"Defense is easier than I expected," said Dunavant, who plays on Lambert’s state championship baseball team and is committed to Wofford as a catcher. "I’m just trying to master my pass rush, getting my reads right."

- Brian Paglia

Jacob Whitten, North Forsyth, Jr., K

Gone was Joshua Bailey, the Raiders’ sure-thing kicker. Gone was Cody Gottberg, the Raiders’ booming punter. Transition was the theme for North this offseason after losing nine starters on defense and a host of playmakers on offense, so why spare special teams?

In came Jacob Whitten from the junior varsity. His only varsity experience last season had been with the kickoff unit against Chattahoochee and West Forsyth, and so the nerves were there.

"I knew I had to step up a lot this year," Whitten said.

Indeed, Whitten has been a bright spot in North’s disappointing 1-6 season. He’s made 5 of 6 field goals, with his long coming from 34 yards, and made 6 of 6 point-after attempts. At punter, he’s kicked 28 times for 828 yards. He’s handled all of North’s kick-off duties.

"He’s just matured," North head coach Jason Galt said. "He’s a little stronger. He’s gotten his opportunity, and he’s doing a good job for us."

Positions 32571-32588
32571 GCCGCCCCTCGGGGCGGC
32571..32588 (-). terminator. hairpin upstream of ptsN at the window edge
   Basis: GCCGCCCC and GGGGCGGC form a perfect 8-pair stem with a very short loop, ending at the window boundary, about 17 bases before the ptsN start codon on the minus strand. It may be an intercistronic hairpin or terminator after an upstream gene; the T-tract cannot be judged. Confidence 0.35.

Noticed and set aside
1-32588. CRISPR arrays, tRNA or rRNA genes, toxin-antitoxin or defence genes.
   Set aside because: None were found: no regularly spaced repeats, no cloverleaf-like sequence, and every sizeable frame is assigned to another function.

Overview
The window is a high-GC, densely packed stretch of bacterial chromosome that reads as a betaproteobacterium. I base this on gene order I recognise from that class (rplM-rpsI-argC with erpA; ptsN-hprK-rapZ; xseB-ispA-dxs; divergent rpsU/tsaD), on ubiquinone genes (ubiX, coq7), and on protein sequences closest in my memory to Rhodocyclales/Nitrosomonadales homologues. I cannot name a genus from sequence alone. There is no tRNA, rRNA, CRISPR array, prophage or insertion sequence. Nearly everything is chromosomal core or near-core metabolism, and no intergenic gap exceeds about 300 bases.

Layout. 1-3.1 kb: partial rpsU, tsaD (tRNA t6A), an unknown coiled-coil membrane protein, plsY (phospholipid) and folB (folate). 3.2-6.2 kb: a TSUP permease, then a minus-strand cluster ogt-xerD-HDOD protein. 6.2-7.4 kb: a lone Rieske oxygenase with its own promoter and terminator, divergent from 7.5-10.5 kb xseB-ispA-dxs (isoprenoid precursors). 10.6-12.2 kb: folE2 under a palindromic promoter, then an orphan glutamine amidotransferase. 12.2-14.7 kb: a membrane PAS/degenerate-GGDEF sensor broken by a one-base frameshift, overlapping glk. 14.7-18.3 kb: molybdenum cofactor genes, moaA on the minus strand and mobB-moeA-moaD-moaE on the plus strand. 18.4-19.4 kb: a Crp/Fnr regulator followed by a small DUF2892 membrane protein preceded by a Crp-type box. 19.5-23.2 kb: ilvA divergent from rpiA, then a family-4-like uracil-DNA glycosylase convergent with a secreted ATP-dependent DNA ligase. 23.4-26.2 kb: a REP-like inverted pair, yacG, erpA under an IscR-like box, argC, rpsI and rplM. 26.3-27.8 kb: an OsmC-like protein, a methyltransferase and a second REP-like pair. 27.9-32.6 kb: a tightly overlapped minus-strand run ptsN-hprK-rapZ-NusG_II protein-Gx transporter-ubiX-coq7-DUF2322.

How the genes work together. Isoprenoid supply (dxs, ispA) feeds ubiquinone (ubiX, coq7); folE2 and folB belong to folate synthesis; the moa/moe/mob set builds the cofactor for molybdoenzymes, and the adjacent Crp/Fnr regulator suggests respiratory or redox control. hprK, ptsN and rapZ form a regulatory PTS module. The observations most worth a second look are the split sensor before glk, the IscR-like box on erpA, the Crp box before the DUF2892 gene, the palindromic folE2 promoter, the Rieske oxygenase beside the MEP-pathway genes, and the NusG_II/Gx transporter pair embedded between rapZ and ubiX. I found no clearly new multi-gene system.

Whitten figures to only get better. He started kicking at Little Mill Middle School in eighth grade, though he wasn’t used much. He didn’t kick much more his freshman season at North.

So this offseason he went to a National Kicking Service camp where he got instruction from college kickers. He got help with his technique and accumulated drills he could use in practice.

He came back ready to give North a true weapon on special teams.

"I’m still learning," Whitten said, "but I’ve gotten lot better ever from last year."

- Brian Paglia

Jake Mangan, Pinecrest Academy, Jr., QB

When Pinecrest quarterback Jake Mangan gets a chance under center, he makes big plays.

Exhibit A: Mangan’s 62-yard touchdown run up the middle in the fourth quarter of the Paladins’ blowout win over Walker.

Exhibit B: the junior’s 29-yard throw on first-and-27, falling out of bounds, to Nick Palmer, on a 90-yard Pinecrest drive that put away Whitefield.

Mangan started the Paladins’ first three games last season before breaking his collarbone. Ryan McCarthy started the rest of the way for Pinecrest and has started each of the Paladins’ seven games this year.